PAUL M. SAMMON: The deeper I drilled during Blade Runner's inception, the more riches I uncovered. That search became almost obsessional. I found myself thinking, "Wow, the particulars behind this movie's creation are just as layered as the details on its sets!" I discovered that one archaeological discovery led to another, and another, and another, and before long, I found myself setting the bar as high as it could go, at least in terms of fact-gathering. It also helped—immensely—that I was given such thorough ongoing access to BR's cast and crew. Michael Deeley, BR's producer, and Ridley saw to that.
Today I'm still discovering new details. For instance, during the writing of the first edition of Future Noir— which took me about two years to complete – I'd been unable to contact Joe Turkel, who plays BR's Eldon Tyrell. But 21 years later I had a fresh opportunity to conduct an amazing series of conversations with Joe, who's now 90 years young. That's just one of the examples of what's included in new, Revised & Updated Future Noir.
Incidentally, it amazes and humbles me to think that Future Noir has never been out of print, at least in the United States, since HarperCollins first published it in '96. I suppose that longevity gives you one small indication of what an incredible, enjoyable, influential film Blade Runner went on to become.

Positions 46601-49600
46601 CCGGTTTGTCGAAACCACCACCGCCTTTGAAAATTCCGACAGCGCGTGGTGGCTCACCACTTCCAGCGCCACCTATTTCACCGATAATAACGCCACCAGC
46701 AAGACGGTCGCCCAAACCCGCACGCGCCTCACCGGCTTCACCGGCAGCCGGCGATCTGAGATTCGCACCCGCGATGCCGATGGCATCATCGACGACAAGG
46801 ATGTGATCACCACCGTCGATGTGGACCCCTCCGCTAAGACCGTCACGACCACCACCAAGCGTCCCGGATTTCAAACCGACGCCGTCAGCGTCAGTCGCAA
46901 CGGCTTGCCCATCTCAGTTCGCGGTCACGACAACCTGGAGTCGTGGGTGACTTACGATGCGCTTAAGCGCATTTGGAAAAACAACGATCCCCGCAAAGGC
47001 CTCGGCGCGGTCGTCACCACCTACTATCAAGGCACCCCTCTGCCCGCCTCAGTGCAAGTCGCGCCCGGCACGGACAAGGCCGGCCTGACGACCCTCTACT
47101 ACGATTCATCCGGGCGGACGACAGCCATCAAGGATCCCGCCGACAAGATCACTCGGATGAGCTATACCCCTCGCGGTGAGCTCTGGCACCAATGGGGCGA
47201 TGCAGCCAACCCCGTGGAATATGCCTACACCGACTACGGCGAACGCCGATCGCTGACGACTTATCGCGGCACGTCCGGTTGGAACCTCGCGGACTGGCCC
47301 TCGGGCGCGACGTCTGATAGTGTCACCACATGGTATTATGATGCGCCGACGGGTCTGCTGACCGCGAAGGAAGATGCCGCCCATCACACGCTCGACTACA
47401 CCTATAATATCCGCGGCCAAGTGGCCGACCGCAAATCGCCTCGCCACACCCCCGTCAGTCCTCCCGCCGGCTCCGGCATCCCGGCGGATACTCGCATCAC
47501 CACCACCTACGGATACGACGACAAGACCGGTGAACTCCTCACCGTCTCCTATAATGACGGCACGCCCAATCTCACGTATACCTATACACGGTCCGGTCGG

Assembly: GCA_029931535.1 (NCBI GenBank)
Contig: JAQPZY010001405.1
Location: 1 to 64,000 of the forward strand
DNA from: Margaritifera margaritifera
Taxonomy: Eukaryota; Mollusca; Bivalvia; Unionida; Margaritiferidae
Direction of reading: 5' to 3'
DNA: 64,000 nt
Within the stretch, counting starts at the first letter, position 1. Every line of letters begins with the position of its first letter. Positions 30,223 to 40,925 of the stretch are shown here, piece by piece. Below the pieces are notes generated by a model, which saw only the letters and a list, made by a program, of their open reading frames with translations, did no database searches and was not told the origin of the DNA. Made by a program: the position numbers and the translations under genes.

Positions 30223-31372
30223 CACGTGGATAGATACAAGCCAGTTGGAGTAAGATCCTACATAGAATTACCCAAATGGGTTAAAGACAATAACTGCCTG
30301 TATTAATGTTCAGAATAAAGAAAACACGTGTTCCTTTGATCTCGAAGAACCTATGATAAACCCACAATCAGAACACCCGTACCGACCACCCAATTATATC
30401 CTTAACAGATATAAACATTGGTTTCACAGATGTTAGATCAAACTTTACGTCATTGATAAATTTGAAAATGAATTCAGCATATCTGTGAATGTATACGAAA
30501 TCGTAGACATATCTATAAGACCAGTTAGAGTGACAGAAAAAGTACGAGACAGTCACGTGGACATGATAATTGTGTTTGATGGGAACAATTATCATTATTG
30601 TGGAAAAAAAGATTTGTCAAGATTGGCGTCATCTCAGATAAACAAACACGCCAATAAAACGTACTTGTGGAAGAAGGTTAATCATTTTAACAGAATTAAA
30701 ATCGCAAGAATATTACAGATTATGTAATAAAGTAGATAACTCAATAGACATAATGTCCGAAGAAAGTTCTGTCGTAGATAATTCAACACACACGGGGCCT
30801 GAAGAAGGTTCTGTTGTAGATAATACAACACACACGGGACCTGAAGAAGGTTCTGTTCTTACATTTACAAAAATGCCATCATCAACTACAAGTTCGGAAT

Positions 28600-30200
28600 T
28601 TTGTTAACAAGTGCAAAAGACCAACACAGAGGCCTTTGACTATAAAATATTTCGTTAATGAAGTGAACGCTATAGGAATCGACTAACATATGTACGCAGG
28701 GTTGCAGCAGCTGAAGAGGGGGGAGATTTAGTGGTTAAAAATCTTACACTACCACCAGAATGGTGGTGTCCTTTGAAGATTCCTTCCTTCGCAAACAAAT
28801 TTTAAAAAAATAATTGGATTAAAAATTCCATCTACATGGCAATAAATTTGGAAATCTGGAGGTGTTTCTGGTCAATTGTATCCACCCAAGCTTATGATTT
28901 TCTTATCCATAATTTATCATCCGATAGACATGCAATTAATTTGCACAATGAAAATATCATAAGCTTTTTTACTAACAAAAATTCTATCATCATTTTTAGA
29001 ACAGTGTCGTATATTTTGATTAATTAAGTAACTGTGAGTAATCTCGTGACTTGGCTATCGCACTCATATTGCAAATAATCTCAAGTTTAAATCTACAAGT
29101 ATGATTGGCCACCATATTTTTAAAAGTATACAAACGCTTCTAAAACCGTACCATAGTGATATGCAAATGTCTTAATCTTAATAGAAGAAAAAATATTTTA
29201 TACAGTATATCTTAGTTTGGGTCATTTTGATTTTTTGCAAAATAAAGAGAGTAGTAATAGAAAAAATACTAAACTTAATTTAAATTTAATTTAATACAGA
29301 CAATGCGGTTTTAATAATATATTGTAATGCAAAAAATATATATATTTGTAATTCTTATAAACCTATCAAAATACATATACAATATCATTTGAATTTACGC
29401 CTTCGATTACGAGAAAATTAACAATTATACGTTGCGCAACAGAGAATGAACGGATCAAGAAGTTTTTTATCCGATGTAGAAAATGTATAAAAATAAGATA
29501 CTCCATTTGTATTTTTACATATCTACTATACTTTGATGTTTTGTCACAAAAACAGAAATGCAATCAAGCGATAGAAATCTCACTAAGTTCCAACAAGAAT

Q: The second edition of Future Noir was published in the U.K. in 2007 to coincide with the twenty-fifth anniversary of the film and the newly released Director's Cut of Blade Runner. And now here we are in 2017, just weeks away from the release of the sequel Blade Runner 2049. What new material can readers expect in the new edition?
PAUL M. SAMMON: New material in the Revised & Updated Edition includes brand-new 10,000 word interviews with Sean Young and Rutger Hauer about their involvement with the film; the first United States appearance of Harrison Ford's 10,000 word interview; new sections on Rick Deckard's "Blaster" (his heavy-duty firearm), and the special effects behind the massive "Mother-Blimp"; a new author's foreword; a revised chapter concerning the 2007 Final Cut; more data about the incredible three and a half hour long BR documentary Dangerous Days; a breakdown of the BR multi-disc DVD sets; a chapter summarizing the birth of that 35 years in the making sequel named Blade Runner 2049; and so much other new material that I've forgotten what's what!
Q: You included lots of candid and informative interviews with the cast and crew of Blade Runner. (In fact, Future Noir contains the longest-ever interview with star Harrison Ford about his Blade Runner days.) To what extent did these discussions help you understand the story's journey from script to film?
PAUL M. SAMMON: In Harrison's case, I saw how involved he became in his development of Deckard's character and story arc. To which Ford brought his own, not vanity, but intelligence and diligence. The manner in which Harrison did that, seriously but not arrogantly, was educational.
And of course, there's the famous story about how Rutger came up with his own memorable bit of on-set dialogue – "All those moments will be lost in time, like tears in rain." Roy Batty speaks those concluding words during his dying moments. Yet they weren't in the shooting script. Rutger created them.